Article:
It was interesting to read the perspective on Pope Francis offered by our sister publication Irish Central writer Frances Mulraney, a millennial in her early twenties.
She wrote, “Being Irish, I’ve come to treat the Catholic Church with a certain bias. I grew up listening to scandal after scandal: the mother and baby homes, forced and illegal adoptions, abuse, neglect, and general behavior from the Catholic Church in Ireland that is far from Christian.”
Until Pope Francis, that was the typical experience of the average young person in Ireland, where daily headlines going back well over a decade were about abuse scandals, cover-ups and hush payments.
It is an extraordinary tribute to the personality and goodness of Pope Francis that in a few short years he has turned that vision around to where he has become the embodiment of a very different church.
Sure, as Maureen Dowd in The New York Times has written, it is still a cold house for women in terms of equality and for gays, but on matters of the heart Francis has tapped the vein of goodness and idealism that exists in the young and perhaps the not so young.
Mike Lupica in the New York Daily News called Francis the “leader of the world,” and indeed there is no one who can speak with the same moral authority as the plain spoken Hispanic from Argentina.
He goes straight to the heart of the best kind of Catholic doctrine, the outreach to the poor, the indigent, the stranger, the emigrant. Not for him the matter of how many angels fit on the head of a pin or the grand theological arguments about the meaning of Bible passages.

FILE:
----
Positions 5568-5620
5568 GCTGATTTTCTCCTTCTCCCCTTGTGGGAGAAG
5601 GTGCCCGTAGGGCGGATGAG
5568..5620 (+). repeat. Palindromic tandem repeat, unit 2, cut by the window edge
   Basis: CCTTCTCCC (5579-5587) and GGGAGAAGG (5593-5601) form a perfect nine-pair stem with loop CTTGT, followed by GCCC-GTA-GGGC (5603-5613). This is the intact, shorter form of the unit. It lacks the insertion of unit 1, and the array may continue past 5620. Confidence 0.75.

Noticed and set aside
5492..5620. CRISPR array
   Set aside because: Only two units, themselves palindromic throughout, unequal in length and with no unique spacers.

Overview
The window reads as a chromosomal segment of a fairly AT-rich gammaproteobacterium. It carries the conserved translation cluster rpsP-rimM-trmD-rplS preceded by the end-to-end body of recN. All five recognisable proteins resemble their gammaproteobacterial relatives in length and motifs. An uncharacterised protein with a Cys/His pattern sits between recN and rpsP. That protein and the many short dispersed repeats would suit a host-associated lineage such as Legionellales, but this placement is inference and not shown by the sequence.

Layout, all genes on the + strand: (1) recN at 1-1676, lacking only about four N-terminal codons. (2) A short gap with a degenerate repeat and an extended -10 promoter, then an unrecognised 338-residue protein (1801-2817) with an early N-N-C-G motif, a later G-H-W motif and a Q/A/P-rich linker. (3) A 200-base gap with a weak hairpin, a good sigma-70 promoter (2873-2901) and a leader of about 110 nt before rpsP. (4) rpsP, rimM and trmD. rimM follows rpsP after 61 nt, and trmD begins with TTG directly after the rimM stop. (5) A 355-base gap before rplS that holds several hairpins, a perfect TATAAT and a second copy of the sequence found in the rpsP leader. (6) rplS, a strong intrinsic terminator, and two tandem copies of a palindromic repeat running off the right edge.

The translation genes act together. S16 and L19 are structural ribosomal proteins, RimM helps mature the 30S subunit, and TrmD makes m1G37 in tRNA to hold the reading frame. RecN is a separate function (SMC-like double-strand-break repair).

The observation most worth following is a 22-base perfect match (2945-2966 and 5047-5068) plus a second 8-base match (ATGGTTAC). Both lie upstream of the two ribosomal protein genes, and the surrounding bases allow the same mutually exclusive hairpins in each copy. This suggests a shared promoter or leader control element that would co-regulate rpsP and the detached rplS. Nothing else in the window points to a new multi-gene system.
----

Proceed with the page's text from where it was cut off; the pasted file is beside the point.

This is the Sermon on the Mount pope, reciting, “Blessed are the meek for they shall inherit.”
Looking at the millions of people who turned up on his three city U.S. tour, it is impossible to see any other world leader who could have a smidgen of his moral authority. The only person I could think of was the late Nelson Mandela with his impassioned plea to forgive enemies despite their dreadful persecution of him.
The fact that Francis toured America with such evident care and compassion was like a healing balm to a world torn apart at present by violence and dissension.
Stalin once asked how many legions has the pope. This one has many it appears.
The outreach to Cuba from the U.S. was inspired by Francis in secret negotiations. And after savage months of immigrant bashing from the likes of a “Know Nothing” like Donald Trump, we had a powerful pushback not from the Democratic Party enmeshed in Hillary's emails, but from the pontiff talking beautifully about all that immigrants bring to a new life once they arrive.
As the son of Italian immigrants to Argentina he understands the feeling of being an outsider, a stranger in a strange land, and he called above all for compassion and concern for those here undocumented.
The sight of the little Hispanic girl running to meet the pope with a note about her undocumented father was touching all the more because it was obviously unrehearsed. For one moment we saw the raw pain and tragedy that the ignorance of the Trump harangues have brought on such innocent people.
America is a big country with a huge heart, but sometimes we lose sight of all that thanks to the petty quarrels that dominate our politics.
It takes a Francis to show us the reflection of the great parts of America of the idealism waiting to happen in young lives if given a chance. There will hardly be a more significant visitor to these shores for years to come.
The good news is that he may well be in Ireland in 2018 at the next family summit. There again is another country in deep need of spiritual healing.